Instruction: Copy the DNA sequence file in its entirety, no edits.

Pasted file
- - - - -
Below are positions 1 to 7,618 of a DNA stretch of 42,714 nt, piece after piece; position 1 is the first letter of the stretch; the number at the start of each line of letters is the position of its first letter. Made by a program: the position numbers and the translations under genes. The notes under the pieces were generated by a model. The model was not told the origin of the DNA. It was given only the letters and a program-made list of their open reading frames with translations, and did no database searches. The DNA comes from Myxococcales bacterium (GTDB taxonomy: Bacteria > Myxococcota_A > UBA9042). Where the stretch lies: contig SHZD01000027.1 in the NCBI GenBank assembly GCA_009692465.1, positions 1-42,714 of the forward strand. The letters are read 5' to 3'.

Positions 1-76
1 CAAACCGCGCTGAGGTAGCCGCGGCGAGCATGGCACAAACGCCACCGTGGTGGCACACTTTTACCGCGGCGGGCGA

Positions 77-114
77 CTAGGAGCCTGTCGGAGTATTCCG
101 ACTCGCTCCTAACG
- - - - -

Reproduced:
Below are positions 1 to 7,618 of a DNA stretch of 42,714 nt, piece after piece; position 1 is the first letter of the stretch; the number at the start of each line of letters is the position of its first letter. Made by a program: the position numbers and the translations under genes. The notes under the pieces were generated by a model. The model was not told the origin of the DNA. It was given only the letters and a program-made list of their open reading frames with translations, and did no database searches. The DNA comes from Myxococcales bacterium (GTDB taxonomy: Bacteria > Myxococcota_A > UBA9042). Where the stretch lies: contig SHZD01000027.1 in the NCBI GenBank assembly GCA_009692465.1, positions 1-42,714 of the forward strand. The letters are read 5' to 3'.

Positions 1-76
1 CAAACCGCGCTGAGGTAGCCGCGGCGAGCATGGCACAAACGCCACCGTGGTGGCACACTTTTACCGCGGCGGGCGA

Positions 77-114
77 CTAGGAGCCTGTCGGAGTATTCCG
101 ACTCGCTCCTAACG